Some say the only thing you get looking back is a sore neck. Not RCS Senior Advisor Nic Kentish. In this article, he takes us back to the Australian wool boom of the 1950s for a whip of perspective and guidance.
Is money made round to go around, or flat to stack?
When I asked my folks to recall their memory of the 1956 wool boom that occurred as they left secondary school, they had little recollection of it being halcyon days. As children of the war era, perhaps they were still struggling with a hangover from the Great Depression, as their parents probably were, too.
During that time, a 180-kilogram bale of wool would have reportedly bought you a Holden Ute or paid for a year of boarding school education. That suggests that wool was once worth what would now be an eye-watering $360 per kilogram.
Then we need to consider their costs to produce that kilo of wool, with 1 pound in 1956 equal to approximately $40.50 in 2022. According to The Bulletin of 1956 reporting on the Royal Adelaide Show results, 30 Collinsville rams averaged 647 pounds each or $13,818 in 2022 money. Shearing that year cost 7 pounds 9 shillings, and sixpence per 100 sheep or $301 for 100 sheep in 2022 money according to Vic Govt Gazette.
Of course, these are very rough comparative costs with today’s seed stock and labour, but they are astounding figures even with some give or take. It draws me back to the old timer’s lament–is money made round to go around or flat to stack?
“When we look into the margins that 1956 wool growers could return, they were nothing short of phenomenal.”
When we look into the margins that 1956 wool growers could return, they were nothing short of phenomenal. Play that forward 65 years to today’s wool, meat and grain markets, and we can see that even in current boom times, margins are still much slimmer than they were back then. Technological advances have driven yields in grains, and prices are right up there, all driving an excellent gross product. But the gross margin is a different story.
Wool’s gross margins are decidedly slimmer now but never write them off. A turn up for the books could be just around the corner if oil-based apparel is its competitor. And Kiwi shearers come back. Beef gross margins are good primarily because of restocking demand on the back of extraordinary recent seasons in much of NSW and Victoria. Similarly, export meat prices drive gross lamb margins, which seem destined for abalone territory!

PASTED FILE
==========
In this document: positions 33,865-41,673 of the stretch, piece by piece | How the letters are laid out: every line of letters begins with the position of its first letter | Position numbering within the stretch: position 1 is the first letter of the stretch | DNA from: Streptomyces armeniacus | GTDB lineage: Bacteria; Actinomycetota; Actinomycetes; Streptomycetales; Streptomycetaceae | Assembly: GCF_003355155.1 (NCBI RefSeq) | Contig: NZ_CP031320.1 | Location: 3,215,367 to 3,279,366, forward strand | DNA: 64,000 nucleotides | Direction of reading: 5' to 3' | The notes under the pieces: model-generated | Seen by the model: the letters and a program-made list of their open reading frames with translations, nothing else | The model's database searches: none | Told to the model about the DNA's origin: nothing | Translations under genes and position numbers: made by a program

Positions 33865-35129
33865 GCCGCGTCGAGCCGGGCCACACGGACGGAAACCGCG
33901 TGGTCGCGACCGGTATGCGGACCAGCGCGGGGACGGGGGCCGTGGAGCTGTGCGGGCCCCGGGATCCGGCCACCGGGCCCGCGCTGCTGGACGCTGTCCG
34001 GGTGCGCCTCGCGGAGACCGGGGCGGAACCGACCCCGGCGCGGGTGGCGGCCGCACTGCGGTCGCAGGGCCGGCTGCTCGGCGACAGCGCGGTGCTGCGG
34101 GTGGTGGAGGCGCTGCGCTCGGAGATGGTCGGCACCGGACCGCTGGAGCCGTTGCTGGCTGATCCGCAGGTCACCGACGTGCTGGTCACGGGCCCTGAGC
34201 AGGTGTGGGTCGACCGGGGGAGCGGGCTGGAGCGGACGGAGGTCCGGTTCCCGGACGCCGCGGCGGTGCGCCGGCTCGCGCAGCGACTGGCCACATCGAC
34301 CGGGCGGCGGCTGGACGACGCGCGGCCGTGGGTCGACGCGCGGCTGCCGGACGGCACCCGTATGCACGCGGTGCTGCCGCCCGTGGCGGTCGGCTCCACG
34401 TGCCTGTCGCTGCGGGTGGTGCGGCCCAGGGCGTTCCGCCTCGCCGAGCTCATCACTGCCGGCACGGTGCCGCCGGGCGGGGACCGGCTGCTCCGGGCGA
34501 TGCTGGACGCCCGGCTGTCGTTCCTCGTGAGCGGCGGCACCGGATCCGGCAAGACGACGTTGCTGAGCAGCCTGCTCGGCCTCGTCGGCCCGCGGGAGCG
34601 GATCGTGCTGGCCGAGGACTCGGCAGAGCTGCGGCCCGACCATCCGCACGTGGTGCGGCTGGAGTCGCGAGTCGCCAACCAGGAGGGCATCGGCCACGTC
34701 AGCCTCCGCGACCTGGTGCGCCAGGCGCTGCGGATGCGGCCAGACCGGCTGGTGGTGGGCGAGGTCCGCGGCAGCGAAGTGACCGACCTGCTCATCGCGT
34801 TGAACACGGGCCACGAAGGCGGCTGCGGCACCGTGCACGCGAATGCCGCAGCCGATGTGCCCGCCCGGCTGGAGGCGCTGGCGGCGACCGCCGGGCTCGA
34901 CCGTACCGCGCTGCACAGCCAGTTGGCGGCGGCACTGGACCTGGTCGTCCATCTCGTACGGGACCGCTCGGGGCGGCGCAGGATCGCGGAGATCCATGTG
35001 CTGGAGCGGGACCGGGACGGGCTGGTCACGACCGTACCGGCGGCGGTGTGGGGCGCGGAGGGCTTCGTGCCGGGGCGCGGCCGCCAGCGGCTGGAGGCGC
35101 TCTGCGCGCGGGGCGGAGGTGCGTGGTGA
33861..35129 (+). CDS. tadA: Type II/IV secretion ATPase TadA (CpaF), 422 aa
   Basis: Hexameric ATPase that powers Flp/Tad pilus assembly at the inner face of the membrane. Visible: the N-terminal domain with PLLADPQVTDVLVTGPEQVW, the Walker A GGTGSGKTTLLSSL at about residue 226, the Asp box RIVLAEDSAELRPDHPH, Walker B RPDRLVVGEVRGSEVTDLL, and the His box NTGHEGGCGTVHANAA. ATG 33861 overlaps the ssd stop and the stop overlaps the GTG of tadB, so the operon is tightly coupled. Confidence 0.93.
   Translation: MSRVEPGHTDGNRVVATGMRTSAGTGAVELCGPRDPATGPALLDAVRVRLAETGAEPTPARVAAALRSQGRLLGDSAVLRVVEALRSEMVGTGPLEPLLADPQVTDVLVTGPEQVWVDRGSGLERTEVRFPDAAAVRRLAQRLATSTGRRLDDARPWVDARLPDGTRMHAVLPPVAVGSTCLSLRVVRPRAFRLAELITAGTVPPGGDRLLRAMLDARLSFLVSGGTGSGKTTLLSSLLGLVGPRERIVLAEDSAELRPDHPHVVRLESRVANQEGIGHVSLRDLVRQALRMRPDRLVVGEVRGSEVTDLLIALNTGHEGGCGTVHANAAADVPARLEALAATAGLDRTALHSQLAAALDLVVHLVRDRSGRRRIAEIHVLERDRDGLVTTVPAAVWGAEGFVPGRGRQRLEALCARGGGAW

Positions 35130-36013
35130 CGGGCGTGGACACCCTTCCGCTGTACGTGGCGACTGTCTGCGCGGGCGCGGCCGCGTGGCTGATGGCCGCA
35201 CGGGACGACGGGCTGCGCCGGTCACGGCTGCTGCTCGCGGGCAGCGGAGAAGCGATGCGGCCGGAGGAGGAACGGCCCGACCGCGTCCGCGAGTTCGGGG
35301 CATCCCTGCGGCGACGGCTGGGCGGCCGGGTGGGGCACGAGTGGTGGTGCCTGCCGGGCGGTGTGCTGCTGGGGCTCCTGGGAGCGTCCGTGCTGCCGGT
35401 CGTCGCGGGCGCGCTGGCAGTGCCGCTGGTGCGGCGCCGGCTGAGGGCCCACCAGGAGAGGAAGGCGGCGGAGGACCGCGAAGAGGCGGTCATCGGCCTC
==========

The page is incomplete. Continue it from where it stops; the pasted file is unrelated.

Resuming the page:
The predictive headlines for farming are enough to make the most conservative farmer optimistic. I mean, if you’re waiting for an indication from the meat market that price and demand could get even better, I wouldn’t doubt it could. But that said, the beef and lamb market has never been higher in real numbers, so the laws of gravity could well kick in at some point.
A substantial component of farm profitability lies in the gross margin, turnover and overhead costs incurred by a business. When we boil down the equation, it looks thus –
(Total units produced x Gross margin per unit) minus Overhead costs = Earnings Before Interest & Tax (EBIT).
No matter how you look at it, now’s the time to keep a close eye on the cost of production. Our suppliers are looking to share in the profits made from the paddock. If ever there was a good time for them to put up prices a little or a lot, it’s now. Sometimes we can afford to spread our farm profit around, and sometimes we need to use it to build reserves. Reserves or retained earnings see us through lean times. And sure as death and taxes, lean times will come again.
“No matter which way you look at it, now’s the time to keep a close eye on the cost of production.”
Here’s my two-bobs worth. Explore ways to achieve a good EBIT. Investigate all the possibilities for your business to remain highly functional in the face of rising input prices. Nitrogen retention in crops, phosphorous liberation in pastures, improved desirable plant populations on each hectare, catalytic input stimulation, better lamb survival, optimal calving dates, selling price at farm gate, highly functional livestock rumens, soil water retention. These are some of the issues we can address within our management to give us higher EBIT results and better firewall our businesses to the impacts of uncontrolled expenditure. And when all that’s done, plan to put some reserves away. If you want to learn more about how to improve your EBIT on-farm, consider one of our courses on business, livestock and land management.
Some of those 1956 wool cheques remain framed on farm office walls around the country. Perhaps we should similarly frame the Account Sales from our agents to remind us in another 65 years what these times were like…and pin a note to the back describing how it helped our life on-farm. That, too, would be eye-watering.
Teacher, Advisor, Facilitator and Coach
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